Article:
New rec center lighting brightens space, bottom line | PostIndependent.com

New rec center lighting brightens space, bottom line

New, brighter LED lighting can be found in the gymnasium and cardio balcony at the Glenwood Springs Community Center.
Chelsea Self | Post Independent

A lighting upgrade at the Glenwood Springs Community Center has brightened things up quite a bit, while resulting in significant cost savings for the facility.

New LED light fixtures were installed last week in the gymnasium and cardio balcony areas at the community center, Glenwood Springs Parks and Recreation Director Tom Barnes said.

The switch improved the lighting level from an average of less than 20 footcandles to 34 footcandles in many areas.

“That brings us to the industry standard needed to provide a safe environment for the variety of court sports that we have taking place in the gym,” Barnes said.

From an operational standpoint, the new lighting is also expected to result in enough energy savings to pay for itself in less than three years, he said.

“We’re improving our recreation environment and saving money,” he said.

It has taken several years to get to a price point that justified the upgrade. Barnes said the city first started looking at a range of energy efficiency upgrades, including the lighting system, in 2009-10.

“LED really wasn’t practical at the time, so we were advised to wait a few years,” he said.

Another analysis was done in 2013, and the project would have cost about $30,000 to $50,000 at that time.

Last year, however, Barnes said he was contacted by former City Council member Shelley Kaup, who works for the nonprofit Clean Energy Economy for the Region. She suggested the city take another look.

The cost had come down to $12,000, and through a rebate program the cost will end up being about $10,000, Barnes said.

“Based on the estimated use just in the gym and cardio balcony, we’re looking at between $4,000 and $5,000 in savings as well,” he said, meaning the upgrade will pay for itself in short order and result in long-term savings on the community center’s electric bill.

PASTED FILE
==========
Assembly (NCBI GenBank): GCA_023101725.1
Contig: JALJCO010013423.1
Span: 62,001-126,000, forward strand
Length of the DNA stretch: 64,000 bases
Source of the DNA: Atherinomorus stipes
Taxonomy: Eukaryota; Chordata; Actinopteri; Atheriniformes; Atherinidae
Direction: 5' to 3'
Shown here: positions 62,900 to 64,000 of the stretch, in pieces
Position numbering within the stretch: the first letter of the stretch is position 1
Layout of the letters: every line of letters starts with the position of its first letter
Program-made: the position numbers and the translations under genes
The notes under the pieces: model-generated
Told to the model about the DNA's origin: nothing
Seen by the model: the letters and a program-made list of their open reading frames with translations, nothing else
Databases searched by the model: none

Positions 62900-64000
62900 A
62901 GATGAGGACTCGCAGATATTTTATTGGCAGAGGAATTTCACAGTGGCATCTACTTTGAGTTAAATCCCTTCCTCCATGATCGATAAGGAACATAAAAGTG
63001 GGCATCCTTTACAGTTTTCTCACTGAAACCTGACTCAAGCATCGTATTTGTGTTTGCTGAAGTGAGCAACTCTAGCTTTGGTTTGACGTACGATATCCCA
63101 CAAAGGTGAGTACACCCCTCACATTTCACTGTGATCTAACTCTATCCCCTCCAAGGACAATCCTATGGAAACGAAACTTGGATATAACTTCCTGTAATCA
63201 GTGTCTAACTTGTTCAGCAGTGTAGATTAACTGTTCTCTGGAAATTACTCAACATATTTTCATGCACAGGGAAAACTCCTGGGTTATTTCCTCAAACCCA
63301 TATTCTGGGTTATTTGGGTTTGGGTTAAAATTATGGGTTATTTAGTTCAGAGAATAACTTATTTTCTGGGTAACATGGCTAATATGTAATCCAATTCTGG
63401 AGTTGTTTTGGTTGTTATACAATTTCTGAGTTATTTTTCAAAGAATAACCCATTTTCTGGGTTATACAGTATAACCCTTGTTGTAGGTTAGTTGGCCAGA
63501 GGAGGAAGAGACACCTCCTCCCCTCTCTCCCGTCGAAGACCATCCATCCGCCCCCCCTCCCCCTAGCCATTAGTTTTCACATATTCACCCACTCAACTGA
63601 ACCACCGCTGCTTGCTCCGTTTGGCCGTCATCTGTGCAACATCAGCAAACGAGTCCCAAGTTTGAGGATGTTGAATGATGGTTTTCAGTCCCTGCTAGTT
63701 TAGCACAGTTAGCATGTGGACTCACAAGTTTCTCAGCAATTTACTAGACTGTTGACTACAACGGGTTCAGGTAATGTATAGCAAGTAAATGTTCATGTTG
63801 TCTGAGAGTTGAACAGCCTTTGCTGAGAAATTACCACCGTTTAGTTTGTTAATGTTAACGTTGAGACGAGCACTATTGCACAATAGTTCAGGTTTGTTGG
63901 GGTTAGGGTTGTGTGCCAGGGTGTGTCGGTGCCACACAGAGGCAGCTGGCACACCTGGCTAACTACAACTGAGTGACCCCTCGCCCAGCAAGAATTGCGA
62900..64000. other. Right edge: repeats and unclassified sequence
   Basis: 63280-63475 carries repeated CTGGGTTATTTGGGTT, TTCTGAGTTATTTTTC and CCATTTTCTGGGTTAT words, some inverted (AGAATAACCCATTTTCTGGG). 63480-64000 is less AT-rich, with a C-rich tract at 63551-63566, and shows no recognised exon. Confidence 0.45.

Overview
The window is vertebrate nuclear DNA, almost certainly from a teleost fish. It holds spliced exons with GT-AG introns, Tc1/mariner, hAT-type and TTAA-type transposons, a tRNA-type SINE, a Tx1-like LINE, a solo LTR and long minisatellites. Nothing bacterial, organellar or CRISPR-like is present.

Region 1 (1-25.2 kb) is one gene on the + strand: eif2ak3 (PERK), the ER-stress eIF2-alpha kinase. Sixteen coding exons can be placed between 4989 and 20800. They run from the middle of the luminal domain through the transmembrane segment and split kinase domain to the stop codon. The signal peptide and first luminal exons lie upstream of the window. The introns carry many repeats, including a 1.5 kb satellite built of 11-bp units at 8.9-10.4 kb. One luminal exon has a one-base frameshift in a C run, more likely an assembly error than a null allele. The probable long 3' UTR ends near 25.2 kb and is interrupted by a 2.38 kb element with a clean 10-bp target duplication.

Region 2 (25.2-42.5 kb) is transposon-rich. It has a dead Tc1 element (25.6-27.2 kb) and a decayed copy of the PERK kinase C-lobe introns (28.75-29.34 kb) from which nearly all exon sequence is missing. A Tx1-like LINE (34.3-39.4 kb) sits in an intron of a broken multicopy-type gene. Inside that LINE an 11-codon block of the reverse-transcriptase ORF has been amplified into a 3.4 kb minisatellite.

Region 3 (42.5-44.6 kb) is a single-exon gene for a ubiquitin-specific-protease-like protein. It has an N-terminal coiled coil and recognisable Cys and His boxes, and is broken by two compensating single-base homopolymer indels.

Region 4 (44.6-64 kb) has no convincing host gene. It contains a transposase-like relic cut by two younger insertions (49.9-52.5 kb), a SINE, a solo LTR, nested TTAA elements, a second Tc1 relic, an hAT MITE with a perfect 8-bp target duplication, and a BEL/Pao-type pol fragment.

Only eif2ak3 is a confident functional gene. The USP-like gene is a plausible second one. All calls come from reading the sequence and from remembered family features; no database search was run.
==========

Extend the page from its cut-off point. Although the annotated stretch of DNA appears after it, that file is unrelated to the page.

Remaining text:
That’s a “nice chunk” of money given the facility’s roughly $130,000 in electrical costs last year, Barnes said.

The bulb life is also expected to be about 10 to 12 years based on current utilization of the facility, more than double the life of the former compact fluorescent fixtures. The city is also looking into the costs to add LED lighting in the swimming pool area and at the ice rink facility.

Barnes said it all adds up to helping the community center become more self-sufficient as well.

Beyond what the recreation facility recovers through use fees, the community center is subsidized each year using a portion of the city’s special acquisitions and improvements sales tax funds.

Cost recovery has averaged about 56.5 percent over the last three years, Barnes said. The community center’s 2015 expenses came to a little over $2.2 million.

That’s more than double the average cost recovery for public recreation centers across the country, which in 2013 was about 23 percent, he said. That same year, the Glenwood Springs facility managed to recover 59 percent of its expenses through fees, Barnes said.

“At the same time our City Council has been very supportive and has held the line on fee increases,” Barnes said.

The A&I tax is due to expire at the end of 2018, and city officials are in the early stages of putting together a proposal to ask voters to extend the tax. The current community center subsidy is likely to be one of the selling points.


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